The Denver Post

HON­OR­ING VETER­ANS

- By James Burky Denver · United States of America · United States Air Force · United States Army · Colorado · Afghanistan · United States Marine Corps · US Military Academy · Rangers · Iraq · Rebuilding Together · Gold Star Chili

Re­build­ing To­gether Metro Denver is part­ner­ing with Sears to pro­vide crit­i­cal re­pairs to the home of Ethel Jones, 81. She and her late hus­band both served in the U.S. Air Force, and they raised four chil­dren; their old­est son is also a vet­eran, hav­ing re­tired from the U.S. Army after 20 years of ser­vice. Jones has lived in her home in east Denver for 40 years. She suf­fers from health is­sues that make it dif­fi­cult to main­tain her home.

Tom Wyk­stra walked tall to­ward a plot of land at the Colorado Capi­tol, picked up a shovel and a cam­ou­flage hel­met so he could scoop a pile of dirt.

It meant years of hard work was pay­ing off as he and other mem­bers of the Colorado Fallen He­roes Me­mo­rial Fund fi­nally had raised enough money to build a mon­u­ment. As a fa­ther, though, it was sor­row­ful. That’s be­cause his son’s name will be on the me­mo­rial. Pfc. Jake Wyk­stra died May 28, 2014, in Afghanista­n in an air­craft ac­ci­dent.

Wyk­stra and other of­fi­cials kicked off con­struc­tion Mon­day dur­ing a Veter­ans Day cer­e­mony where 150 names of Coloradans killed in com­bat since World War I were read aloud. The mon­u­ment, which was ap­proved by the leg­is­la­ture in 2007, is ex­pected to be fin­ished by Me­mo­rial Day week­end.

“It will al­ways be a somber place,” Wyk­stra said. “These are Colorado’s sons and daugh­ters.”

When each of the 150-plus names was read, the crowd fell silent. No snif­fles, no traf­fic, no ban­ter from passersby. It was as if the city knew to honor its fallen sol­diers, sailors, Marines and air­men.

Wyk­stra walked to the podium to read a sec­tion of names with his back straight, head up and shoul­ders back. His list in­cluded his son’s name.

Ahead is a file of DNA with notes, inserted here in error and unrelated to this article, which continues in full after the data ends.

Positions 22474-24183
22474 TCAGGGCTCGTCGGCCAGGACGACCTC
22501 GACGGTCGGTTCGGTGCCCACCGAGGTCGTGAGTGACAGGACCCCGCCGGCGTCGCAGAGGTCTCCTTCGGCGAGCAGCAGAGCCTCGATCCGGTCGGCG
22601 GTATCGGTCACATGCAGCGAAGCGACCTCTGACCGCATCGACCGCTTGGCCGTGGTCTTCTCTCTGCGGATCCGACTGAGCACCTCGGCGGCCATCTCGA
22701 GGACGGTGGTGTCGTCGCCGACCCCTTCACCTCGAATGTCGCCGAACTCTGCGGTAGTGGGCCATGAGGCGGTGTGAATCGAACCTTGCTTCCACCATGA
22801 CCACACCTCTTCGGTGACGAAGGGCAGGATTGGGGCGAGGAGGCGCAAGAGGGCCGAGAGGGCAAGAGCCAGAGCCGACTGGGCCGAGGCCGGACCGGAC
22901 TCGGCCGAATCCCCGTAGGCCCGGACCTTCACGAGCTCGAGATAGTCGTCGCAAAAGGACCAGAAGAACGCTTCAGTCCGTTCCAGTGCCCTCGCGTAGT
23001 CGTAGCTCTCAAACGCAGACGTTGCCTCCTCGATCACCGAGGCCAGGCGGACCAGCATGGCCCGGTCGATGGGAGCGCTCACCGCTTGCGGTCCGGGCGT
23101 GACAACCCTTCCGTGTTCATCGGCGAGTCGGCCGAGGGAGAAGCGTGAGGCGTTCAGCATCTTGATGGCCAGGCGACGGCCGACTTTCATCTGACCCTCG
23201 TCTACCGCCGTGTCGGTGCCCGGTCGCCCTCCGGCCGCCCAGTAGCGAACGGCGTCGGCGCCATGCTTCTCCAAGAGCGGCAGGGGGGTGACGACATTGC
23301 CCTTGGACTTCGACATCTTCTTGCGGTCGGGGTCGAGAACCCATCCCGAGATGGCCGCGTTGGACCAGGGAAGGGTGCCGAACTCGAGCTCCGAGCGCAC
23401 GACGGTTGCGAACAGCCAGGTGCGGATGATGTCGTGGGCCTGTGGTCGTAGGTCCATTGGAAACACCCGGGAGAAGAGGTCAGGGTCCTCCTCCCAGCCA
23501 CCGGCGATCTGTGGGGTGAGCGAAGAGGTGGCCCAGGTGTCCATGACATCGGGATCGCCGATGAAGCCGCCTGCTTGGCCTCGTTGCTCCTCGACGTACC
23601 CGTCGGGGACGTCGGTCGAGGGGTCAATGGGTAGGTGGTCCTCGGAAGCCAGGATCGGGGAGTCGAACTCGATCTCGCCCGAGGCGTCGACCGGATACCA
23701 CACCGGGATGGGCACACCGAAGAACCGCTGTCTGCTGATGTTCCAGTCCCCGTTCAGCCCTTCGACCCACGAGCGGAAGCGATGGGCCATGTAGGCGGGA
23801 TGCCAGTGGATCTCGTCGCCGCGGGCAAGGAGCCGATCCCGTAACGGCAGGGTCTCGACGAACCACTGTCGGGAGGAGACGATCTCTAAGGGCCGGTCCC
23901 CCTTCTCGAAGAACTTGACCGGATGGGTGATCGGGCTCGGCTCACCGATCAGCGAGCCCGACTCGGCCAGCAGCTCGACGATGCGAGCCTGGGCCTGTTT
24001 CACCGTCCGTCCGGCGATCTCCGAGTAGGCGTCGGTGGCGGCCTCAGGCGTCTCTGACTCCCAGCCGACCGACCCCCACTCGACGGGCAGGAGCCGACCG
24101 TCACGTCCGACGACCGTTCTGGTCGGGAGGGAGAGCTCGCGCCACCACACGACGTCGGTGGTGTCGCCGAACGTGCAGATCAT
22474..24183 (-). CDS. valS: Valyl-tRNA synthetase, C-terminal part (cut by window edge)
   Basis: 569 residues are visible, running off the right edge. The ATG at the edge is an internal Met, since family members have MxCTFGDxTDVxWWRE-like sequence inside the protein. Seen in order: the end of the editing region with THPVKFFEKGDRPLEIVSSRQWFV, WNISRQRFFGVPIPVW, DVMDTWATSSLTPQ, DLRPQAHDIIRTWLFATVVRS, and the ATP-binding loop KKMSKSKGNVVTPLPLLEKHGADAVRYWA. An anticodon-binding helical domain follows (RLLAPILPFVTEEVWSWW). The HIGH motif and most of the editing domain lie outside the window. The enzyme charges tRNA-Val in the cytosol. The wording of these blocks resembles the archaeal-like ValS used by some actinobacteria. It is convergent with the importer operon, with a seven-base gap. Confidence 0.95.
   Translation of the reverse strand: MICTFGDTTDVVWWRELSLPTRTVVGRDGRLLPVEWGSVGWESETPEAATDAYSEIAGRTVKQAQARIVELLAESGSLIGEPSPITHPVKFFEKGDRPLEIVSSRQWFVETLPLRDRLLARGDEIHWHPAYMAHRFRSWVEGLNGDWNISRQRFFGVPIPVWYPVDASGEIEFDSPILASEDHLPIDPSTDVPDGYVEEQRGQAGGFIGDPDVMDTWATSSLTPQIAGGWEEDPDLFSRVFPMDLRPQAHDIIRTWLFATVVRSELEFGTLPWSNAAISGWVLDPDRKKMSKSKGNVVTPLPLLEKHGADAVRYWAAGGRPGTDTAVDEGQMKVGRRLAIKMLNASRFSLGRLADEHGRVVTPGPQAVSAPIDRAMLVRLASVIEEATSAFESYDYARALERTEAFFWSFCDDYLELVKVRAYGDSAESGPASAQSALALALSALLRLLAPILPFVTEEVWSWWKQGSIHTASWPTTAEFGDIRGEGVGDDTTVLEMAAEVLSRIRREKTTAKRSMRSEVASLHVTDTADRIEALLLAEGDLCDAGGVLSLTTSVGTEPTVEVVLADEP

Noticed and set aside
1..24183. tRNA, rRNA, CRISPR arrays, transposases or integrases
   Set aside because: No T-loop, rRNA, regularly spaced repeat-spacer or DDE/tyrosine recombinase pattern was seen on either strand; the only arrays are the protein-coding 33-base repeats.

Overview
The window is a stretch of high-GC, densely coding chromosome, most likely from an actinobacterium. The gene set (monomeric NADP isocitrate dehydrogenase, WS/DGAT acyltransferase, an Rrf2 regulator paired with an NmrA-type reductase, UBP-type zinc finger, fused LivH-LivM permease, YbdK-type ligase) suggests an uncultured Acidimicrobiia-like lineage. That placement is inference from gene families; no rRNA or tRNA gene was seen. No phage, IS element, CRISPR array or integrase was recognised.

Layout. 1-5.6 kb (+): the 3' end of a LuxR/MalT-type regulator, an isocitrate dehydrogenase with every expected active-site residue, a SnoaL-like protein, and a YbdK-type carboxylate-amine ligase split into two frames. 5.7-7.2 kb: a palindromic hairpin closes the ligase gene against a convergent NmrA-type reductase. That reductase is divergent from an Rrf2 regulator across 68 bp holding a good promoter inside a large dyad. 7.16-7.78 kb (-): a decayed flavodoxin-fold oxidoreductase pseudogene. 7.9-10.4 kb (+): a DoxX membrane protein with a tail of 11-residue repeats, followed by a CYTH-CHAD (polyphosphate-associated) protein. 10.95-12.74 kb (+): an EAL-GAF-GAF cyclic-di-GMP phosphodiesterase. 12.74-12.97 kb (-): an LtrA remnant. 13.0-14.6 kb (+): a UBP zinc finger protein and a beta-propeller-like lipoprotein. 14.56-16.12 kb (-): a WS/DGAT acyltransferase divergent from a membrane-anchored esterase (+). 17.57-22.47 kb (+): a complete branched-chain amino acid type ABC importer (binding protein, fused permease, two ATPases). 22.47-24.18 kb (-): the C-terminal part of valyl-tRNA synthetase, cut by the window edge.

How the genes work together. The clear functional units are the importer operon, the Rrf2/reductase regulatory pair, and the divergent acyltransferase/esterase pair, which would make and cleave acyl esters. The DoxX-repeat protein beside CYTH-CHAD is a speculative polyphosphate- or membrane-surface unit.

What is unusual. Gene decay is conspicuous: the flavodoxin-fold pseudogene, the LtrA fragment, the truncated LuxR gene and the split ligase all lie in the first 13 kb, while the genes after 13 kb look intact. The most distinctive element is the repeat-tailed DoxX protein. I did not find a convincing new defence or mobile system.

Jake Wyk­stra was a reg­u­lar Amer­i­can kid, Tom said. Jake knew that he wanted to join the mil­i­tary by the time he was 14.

Tom Wyk­stra was proud, just as most fa­thers would be when a son de­cided to serve, he said. But he also was scared of what could hap­pen.

“I re­mem­ber that day,” he said. “I can’t de­scribe it. As a

par­ent, it’s your most ter­ri­fy­ing fears hit­ting all at once.”

After Jake died, Tom became a Gold Star fa­ther, a dis­tinc­tion given to fam­ily mem­bers when a loved one dies in com­bat. He joined the Colorado Fallen He­roes Me­mo­rial Fund in 2015 to honor Jake and the oth­ers who died at war.

“For Gold Star fam­i­lies, one of the big­gest fears is hav­ing your loved one for­got­ten,” Tom said. “Hav­ing a per­ma­nent mon­u­ment to honor fallen he­roes is im­por­tant to honor them and to teach the future gen­er­a­tions of mil­i­tary sac­ri­fice.”

Re­becca Kim joined the fallen he­roes me­mo­rial com­mis­sion in 2009, six years after her brother Rus­sell Rip­petoe, an Army Ranger, was killed in Iraq in a sui­cide bomb­ing.

“I was search­ing for a way to honor my brother,” Kim said. “It was never a ques­tion of if we’d get here, but a ques­tion of when.”

Now that con­struc­tion is un­der­way, the project moves into what the me­mo­rial fund calls “Phase II.” The goal is to cre­ate a public on­line data­base where peo­ple can search the names of Coloradans who died in com­bat and learn about who they were.

“Stu­dents come to the Capi­tol daily. This me­mo­rial is a door­way to ed­u­cat­ing youth on the sac­ri­fices peo­ple make for them,” Kim said. “They can read about the veter­ans and say, ‘He or she had the same in­ter­ests as me, and they lived in my city.’ And maybe, at least, it in­spires them to help some­one.”

 ?? RJ San­gosti, The Denver Post ??
RJ San­gosti, The Denver Post
 ??  ?? Carol Schaefer, from South­west Har­bor, Maine, looks at one of the many pho­tos of ser­vice mem­bers hang­ing from trees dur­ing the ground­break­ing and re­mem­brance cer­e­mony for the Colorado Fallen He­roes Me­mo­rial on Mon­day in Denver.
Carol Schaefer, from South­west Har­bor, Maine, looks at one of the many pho­tos of ser­vice mem­bers hang­ing from trees dur­ing the ground­break­ing and re­mem­brance cer­e­mony for the Colorado Fallen He­roes Me­mo­rial on Mon­day in Denver.
 ?? Pho­tos by He­len H. Richard­son, The Denver Post ?? Larry Mueller, a re­tired Marines, and his wife JoAnn sit with other Gold Star fam­i­lies as they take part in Mon­day’s cer­e­mony. Larry's brother Pfc. Kurt Mueller Jr., D Com­pany, 1st Bat­tal­ion, 4th Marines, 3rd Marine Di­vi­sion, was killed April 26, 1968, in the Viet­nam War. He was 21 years old. The cer­e­mony was held in Lin­coln Me­mo­rial Park at the site of the future me­mo­rial.
Pho­tos by He­len H. Richard­son, The Denver Post Larry Mueller, a re­tired Marines, and his wife JoAnn sit with other Gold Star fam­i­lies as they take part in Mon­day’s cer­e­mony. Larry's brother Pfc. Kurt Mueller Jr., D Com­pany, 1st Bat­tal­ion, 4th Marines, 3rd Marine Di­vi­sion, was killed April 26, 1968, in the Viet­nam War. He was 21 years old. The cer­e­mony was held in Lin­coln Me­mo­rial Park at the site of the future me­mo­rial.

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